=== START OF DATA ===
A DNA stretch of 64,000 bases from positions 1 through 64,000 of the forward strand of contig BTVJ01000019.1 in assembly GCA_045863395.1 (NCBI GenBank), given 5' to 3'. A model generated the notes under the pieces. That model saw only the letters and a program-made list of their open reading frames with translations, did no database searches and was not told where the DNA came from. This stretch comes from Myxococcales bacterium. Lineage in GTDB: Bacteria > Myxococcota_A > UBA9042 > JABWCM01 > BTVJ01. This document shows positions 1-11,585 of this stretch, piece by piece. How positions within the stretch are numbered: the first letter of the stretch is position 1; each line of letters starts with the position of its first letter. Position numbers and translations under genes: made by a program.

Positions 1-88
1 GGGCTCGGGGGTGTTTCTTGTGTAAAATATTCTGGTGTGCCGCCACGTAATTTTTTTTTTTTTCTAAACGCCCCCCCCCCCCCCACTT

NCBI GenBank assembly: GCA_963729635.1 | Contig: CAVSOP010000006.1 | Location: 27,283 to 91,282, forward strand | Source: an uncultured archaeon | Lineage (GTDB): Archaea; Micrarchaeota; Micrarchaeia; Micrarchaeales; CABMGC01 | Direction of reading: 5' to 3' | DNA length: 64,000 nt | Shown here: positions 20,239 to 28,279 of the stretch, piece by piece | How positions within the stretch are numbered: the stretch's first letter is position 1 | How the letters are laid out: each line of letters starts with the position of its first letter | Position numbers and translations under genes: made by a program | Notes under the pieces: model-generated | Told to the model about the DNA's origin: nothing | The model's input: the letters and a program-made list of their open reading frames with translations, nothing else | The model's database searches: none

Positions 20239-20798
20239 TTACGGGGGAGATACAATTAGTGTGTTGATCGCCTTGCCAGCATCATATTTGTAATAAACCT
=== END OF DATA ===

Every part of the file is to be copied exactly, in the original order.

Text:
A DNA stretch of 64,000 bases from positions 1 through 64,000 of the forward strand of contig BTVJ01000019.1 in assembly GCA_045863395.1 (NCBI GenBank), given 5' to 3'. A model generated the notes under the pieces. That model saw only the letters and a program-made list of their open reading frames with translations, did no database searches and was not told where the DNA came from. This stretch comes from Myxococcales bacterium. Lineage in GTDB: Bacteria > Myxococcota_A > UBA9042 > JABWCM01 > BTVJ01. This document shows positions 1-11,585 of this stretch, piece by piece. How positions within the stretch are numbered: the first letter of the stretch is position 1; each line of letters starts with the position of its first letter. Position numbers and translations under genes: made by a program.

Positions 1-88
1 GGGCTCGGGGGTGTTTCTTGTGTAAAATATTCTGGTGTGCCGCCACGTAATTTTTTTTTTTTTCTAAACGCCCCCCCCCCCCCCACTT

NCBI GenBank assembly: GCA_963729635.1 | Contig: CAVSOP010000006.1 | Location: 27,283 to 91,282, forward strand | Source: an uncultured archaeon | Lineage (GTDB): Archaea; Micrarchaeota; Micrarchaeia; Micrarchaeales; CABMGC01 | Direction of reading: 5' to 3' | DNA length: 64,000 nt | Shown here: positions 20,239 to 28,279 of the stretch, piece by piece | How positions within the stretch are numbered: the stretch's first letter is position 1 | How the letters are laid out: each line of letters starts with the position of its first letter | Position numbers and translations under genes: made by a program | Notes under the pieces: model-generated | Told to the model about the DNA's origin: nothing | The model's input: the letters and a program-made list of their open reading frames with translations, nothing else | The model's database searches: none

Positions 20239-20798
20239 TTACGGGGGAGATACAATTAGTGTGTTGATCGCCTTGCCAGCATCATATTTGTAATAAACCT